While reports of identity theft have fluctuated year to year, it continues to be a major concern citizens need to be …
Facebook users have been paying attention…well, at least some of them have. After the big Cambridge Analytica debacle, a new study from the Pew Research Center shows that 42% of adults aged 18 and older are taking a break from Facebook; some of them for several weeks. “Delete Facebook,” then, seems to be something people are taking to heart.
There is no denying that there have been recent privacy issues with Facebook. For example, when people realized that those gimmicky psychographic tests we thought were just harmless fun were actually used to collect info about us, it rightly freaked us out. You might expect, then, that people would jump ship. And even if they’re not leaving Facebook, many are at least taking steps to protect themselves; the same study found that 54% of adults have updated their privacy settings post-scandal.
Facebook, too, has updated its own settings, but it has also told users that it cannot give them back all of the data that has been collected; specifically, the information collected via Facebook Pixel, which is a tiny piece of code that is embedded in other sites and used to target ads. Facebook claims that there is simply too much data.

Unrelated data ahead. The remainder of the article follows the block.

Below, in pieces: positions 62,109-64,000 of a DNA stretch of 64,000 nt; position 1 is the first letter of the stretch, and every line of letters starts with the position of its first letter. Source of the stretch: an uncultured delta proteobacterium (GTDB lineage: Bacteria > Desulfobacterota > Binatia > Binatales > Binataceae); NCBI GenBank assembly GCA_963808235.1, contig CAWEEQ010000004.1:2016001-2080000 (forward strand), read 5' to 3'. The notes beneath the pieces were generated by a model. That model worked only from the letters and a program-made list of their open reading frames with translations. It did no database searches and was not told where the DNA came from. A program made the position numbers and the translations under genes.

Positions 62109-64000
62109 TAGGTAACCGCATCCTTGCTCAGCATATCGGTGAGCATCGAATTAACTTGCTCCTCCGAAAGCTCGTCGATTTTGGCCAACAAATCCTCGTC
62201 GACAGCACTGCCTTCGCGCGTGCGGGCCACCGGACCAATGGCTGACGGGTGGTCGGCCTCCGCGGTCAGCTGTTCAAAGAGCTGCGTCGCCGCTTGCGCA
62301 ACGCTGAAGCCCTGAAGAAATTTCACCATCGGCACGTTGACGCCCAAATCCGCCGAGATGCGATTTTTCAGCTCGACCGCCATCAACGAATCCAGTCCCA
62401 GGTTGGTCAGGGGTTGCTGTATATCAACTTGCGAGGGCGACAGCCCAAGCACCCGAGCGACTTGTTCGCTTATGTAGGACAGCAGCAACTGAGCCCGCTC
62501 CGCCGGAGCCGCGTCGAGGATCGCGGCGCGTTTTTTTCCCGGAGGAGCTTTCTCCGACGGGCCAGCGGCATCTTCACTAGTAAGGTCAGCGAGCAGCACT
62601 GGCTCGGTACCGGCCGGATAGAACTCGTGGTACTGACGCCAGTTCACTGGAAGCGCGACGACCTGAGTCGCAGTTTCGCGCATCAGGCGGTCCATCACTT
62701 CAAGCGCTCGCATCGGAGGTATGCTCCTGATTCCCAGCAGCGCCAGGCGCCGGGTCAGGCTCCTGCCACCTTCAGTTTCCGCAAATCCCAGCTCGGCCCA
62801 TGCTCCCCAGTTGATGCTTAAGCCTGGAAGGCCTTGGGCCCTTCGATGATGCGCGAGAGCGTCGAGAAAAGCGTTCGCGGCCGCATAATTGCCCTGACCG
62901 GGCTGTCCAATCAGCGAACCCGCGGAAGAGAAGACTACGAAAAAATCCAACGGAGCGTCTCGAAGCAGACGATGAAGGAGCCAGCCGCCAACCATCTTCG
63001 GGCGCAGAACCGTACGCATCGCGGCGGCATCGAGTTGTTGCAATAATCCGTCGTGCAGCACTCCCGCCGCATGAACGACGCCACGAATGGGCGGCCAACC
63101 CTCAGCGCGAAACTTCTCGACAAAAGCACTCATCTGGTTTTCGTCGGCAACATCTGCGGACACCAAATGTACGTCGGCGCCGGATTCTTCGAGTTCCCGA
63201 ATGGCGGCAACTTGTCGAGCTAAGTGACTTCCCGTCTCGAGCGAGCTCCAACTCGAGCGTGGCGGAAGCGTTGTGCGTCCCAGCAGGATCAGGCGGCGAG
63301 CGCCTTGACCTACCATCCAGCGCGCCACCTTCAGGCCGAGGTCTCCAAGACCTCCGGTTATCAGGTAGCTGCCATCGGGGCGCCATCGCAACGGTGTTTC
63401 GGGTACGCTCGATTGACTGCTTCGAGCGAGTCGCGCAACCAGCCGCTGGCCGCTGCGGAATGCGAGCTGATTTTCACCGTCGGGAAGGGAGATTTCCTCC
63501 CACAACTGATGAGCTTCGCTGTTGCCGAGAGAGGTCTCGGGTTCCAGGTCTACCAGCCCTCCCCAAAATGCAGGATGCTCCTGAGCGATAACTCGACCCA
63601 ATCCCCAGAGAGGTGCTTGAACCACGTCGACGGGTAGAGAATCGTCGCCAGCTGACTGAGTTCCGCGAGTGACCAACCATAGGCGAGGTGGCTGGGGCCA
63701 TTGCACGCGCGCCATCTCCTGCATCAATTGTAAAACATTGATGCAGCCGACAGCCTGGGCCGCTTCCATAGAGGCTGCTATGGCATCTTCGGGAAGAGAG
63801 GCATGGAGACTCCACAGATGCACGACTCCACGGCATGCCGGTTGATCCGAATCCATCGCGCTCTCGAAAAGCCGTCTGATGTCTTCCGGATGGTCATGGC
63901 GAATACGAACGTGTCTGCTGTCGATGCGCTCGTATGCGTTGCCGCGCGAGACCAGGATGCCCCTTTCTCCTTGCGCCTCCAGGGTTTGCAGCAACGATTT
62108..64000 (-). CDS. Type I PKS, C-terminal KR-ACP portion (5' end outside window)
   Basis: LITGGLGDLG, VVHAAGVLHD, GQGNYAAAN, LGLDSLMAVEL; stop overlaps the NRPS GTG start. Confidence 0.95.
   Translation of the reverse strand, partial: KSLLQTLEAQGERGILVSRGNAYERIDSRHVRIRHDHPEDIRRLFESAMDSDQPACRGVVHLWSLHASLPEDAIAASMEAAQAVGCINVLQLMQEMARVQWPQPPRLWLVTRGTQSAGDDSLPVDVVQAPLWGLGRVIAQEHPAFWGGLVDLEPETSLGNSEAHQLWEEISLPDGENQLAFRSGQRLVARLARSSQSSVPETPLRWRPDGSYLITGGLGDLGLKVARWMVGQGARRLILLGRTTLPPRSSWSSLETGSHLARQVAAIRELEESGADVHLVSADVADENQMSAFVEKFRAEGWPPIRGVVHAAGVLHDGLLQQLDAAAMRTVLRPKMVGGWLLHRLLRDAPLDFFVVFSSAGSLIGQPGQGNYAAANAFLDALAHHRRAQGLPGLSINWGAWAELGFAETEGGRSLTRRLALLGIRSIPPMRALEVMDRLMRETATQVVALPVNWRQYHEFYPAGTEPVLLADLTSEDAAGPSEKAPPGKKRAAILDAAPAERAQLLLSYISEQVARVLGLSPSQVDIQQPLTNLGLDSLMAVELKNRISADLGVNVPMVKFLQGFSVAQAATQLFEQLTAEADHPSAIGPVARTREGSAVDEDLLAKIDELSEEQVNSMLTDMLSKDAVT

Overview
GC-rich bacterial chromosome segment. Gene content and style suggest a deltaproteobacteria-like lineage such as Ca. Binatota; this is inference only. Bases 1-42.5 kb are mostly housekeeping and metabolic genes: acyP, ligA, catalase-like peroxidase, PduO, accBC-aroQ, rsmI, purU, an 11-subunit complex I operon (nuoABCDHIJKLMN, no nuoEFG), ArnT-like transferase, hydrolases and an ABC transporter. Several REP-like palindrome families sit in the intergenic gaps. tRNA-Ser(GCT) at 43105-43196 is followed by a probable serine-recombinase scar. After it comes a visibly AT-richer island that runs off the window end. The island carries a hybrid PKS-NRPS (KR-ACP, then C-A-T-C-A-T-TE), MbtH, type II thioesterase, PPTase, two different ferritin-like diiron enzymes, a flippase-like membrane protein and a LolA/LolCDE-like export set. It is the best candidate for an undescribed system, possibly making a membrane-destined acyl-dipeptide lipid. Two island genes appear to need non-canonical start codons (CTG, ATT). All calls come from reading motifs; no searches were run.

Facebook Pixel aside, the fact that these privacy updates now make it easier for people to download the data that has been collected about them is encouraging. However, according to the Pew research, only about nine percent of all users have taken advantage of this.
When you look at all the other users, most people are finding it tough to divorce Facebook entirely. While 42% say they have taken a break from checking Facebook for several weeks or more, only 26% say they have deleted the Facebook app altogether. In total, some 74% of all Facebook users say they have taken at least some steps since news of the scandal surfaced. Older users, especially those aged 65 and over, are far less likely to have taken a break than younger adults. This demographic is also less likely to take the steps necessary to adjust their privacy settings.
Facebook has stated publicly that some of the changes it has made in light of the Cambridge Analytica scandal will adversely affect business. In fact, those comments caused the tech giant’s stock to plummet. But it’s the right thing to do. And clearly, the people agree. Facebook needs to earn back the trust of its users, one privacy step at a time.